Decision Making Amidst ComplexityAugust 27, 2014
Decisiveness has always been seen as one of the key attributes of a successful leader. Boards and organizations expect the ability to process information, see the forest for the trees, and set a clear course of action. Everything the CEO does affects the entire business. But in a world that is changing faster than ever, and with greater volatility, how does the leader of today demonstrate decisiveness? Based on feedback from our clients, senior leaders today face five recurring themes as they approach efficient decision-making in the face of shifting complexity.
Challenge insular thinking with a fresh perspective. Over time, many companies develop insular environments which come to rely heavily on input from people within the organization and tend to resist accepting new or foreign ideas. However, today’s operating environment of constant change forces a need to consider the world from new angles. What happens when you challenge insular thinking with an outsider perspective? The opportunity to drive true innovation. The inverse of this is true as well, of course — refusal to consider external perspectives has brought more than one multinational to its knees over the past five years. But if a challenged organization can examine the decisions they face through an intentionally different (and broader) lens, solutions evolve that have not previously made it to the table. This is not about scrapping proven innovation processes — too many consultants with no operational experience are advocating today for throwing entire systems in pursuit of the new and shiny. But established companies are driving innovation with renewed vigor by applying proven approaches to decision making but incorporating entirely new contexts.
Involve a number of different people in the decision making process. The science of the last several years has made it clear that the collective intelligence of a team adds up to be more than the individual IQs of its members. At Merryck & Co, we encourage a focus on the cohesive high-performing team as well as high-performing leaders to improve organizational judgment as a whole. It’s important that senior executives and top leaders recognize — as an operating reality, not merely as a point of logic — that they might not have all the answers. Organizations benefit from including multiple people in the decision making process.
In the face of ubiquitous data flows, avoid the temptation to find the “right” answer. As leaders and as humans, we make many of our everyday decisions using heuristics or simple rules of thumb. This saves the brain from working too hard on common or straightforward decisions, but complex problems present another challenge. This has always been true for leaders, and some leaders have failed over the desire for “one more piece” of data that would seal their decision. Today, decision-making problems increasingly arise because there is so much data being updated by the second that it can be difficult to find fixed points to base a decision on. (Not to mention that waiting to collect all the possible inputs is self-defeating as the information continuously changes.) The complex nature of most business challenges means there is almost always more than one “good” solution to a problem. In that environment, looking for the perfect answer can become a trap for a leader. In contrast, a good decision executed well is better than a great decision delivered too late or not seen through at all.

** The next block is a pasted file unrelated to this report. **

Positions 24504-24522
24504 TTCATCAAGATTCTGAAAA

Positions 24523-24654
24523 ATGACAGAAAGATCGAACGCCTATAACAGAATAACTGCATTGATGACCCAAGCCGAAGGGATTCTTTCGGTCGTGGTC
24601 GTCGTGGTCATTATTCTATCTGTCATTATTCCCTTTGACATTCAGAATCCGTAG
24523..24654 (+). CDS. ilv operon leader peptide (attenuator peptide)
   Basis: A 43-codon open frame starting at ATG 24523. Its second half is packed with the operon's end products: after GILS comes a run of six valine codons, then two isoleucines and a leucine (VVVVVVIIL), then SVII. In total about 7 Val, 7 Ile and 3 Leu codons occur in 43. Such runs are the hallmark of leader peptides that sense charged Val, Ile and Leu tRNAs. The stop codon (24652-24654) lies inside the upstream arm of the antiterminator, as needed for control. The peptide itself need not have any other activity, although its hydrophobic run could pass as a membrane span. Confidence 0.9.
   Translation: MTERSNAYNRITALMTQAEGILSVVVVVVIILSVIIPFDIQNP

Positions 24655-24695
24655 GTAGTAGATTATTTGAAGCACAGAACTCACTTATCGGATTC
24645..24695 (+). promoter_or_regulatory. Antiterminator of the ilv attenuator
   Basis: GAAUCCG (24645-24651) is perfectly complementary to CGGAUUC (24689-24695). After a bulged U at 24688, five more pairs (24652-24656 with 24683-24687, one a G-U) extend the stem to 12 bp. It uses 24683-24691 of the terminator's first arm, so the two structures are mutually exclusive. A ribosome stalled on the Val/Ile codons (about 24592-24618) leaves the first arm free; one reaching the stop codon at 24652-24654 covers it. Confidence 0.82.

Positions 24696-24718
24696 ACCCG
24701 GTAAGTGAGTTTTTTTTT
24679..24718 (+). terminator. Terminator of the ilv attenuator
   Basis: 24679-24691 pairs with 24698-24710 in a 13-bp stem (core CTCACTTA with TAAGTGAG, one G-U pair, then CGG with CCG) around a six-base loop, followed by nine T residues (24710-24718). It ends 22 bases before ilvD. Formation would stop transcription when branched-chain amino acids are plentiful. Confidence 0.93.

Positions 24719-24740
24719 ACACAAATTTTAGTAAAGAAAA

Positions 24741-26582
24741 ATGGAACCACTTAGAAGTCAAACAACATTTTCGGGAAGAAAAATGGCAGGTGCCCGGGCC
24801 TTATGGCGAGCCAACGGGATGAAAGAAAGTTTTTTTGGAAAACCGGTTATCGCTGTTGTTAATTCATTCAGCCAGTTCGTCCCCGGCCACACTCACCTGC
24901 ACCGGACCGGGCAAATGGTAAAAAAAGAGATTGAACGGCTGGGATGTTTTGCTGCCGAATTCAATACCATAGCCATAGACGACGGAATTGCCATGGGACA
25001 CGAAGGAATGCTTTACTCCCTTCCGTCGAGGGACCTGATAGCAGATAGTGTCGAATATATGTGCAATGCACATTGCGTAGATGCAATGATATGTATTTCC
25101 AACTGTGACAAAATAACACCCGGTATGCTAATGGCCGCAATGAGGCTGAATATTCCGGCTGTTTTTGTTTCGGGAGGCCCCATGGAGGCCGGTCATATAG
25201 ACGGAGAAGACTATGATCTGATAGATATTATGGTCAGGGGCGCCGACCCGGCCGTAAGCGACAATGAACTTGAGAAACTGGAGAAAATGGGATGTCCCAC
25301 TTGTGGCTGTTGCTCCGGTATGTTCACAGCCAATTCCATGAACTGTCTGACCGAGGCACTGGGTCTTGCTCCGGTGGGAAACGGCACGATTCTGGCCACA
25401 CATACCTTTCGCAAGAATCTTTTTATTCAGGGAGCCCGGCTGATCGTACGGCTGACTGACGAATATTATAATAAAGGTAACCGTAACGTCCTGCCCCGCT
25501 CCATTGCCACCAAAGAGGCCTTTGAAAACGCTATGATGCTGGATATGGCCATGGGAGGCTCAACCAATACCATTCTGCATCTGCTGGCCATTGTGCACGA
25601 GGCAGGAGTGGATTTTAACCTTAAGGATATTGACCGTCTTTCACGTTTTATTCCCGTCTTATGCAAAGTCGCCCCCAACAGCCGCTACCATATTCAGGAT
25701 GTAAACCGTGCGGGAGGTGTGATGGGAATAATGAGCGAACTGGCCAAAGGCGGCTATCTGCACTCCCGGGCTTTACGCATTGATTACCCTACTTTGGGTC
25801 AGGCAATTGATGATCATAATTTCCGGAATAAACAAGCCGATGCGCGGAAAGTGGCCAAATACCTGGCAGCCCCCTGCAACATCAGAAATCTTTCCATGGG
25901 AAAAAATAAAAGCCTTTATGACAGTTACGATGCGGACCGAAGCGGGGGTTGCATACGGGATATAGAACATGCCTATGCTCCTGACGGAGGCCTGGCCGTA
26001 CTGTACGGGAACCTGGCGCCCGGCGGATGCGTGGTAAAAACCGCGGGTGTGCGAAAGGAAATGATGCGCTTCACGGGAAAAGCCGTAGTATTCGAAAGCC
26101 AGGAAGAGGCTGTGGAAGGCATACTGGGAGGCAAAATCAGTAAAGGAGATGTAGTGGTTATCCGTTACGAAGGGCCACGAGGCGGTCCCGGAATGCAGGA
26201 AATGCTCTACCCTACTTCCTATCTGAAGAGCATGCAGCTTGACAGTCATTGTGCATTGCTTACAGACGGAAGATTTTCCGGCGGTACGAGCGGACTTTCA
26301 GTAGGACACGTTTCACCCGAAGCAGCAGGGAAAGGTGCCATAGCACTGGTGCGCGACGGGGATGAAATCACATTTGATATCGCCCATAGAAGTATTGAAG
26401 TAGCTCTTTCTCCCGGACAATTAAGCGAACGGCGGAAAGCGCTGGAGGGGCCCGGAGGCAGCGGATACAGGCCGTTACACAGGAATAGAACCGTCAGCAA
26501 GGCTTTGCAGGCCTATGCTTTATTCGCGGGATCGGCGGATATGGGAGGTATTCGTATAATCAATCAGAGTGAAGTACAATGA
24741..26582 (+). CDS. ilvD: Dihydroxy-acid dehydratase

Be agile. The pace and pressure of business life today results in higher levels of stress, and it is well known that stress can reduce our cognitive capabilities, especially when it comes to making important decisions. This stress can also inhibit the leader from functioning at the highest level of reciprocity, which can then have adverse effects on his team and organization as a whole. Finding a happy course between overconfidence (caused by the illusion of knowledge) and paralysis (caused by over-analysis) is no easy task. Yet the responsibility of the leader remains. This is the new reality of ever-changing industries. If circumstances change, plans may need to change too. Purpose, values, and goals should be constant but the route to get to the end result may change along the way.
Be authentic. The days of the “hero” leader are long gone. Genuine curiosity, a collaborative approach, and the ability to embrace ambiguity are more important attributes for the leaders of tomorrow. It isn’t easy to lead in volatile and changing times. The secret is to embrace the uncertainty and create an organization that is agile enough to adapt.
For further insight on the subject, Daniel Kahneman’s book, Thinking, Fast and Slow, is a must read. Click the link to view our recent blog: Why Your Merger Failed, or check back for more on business leadership and senior team effectiveness.
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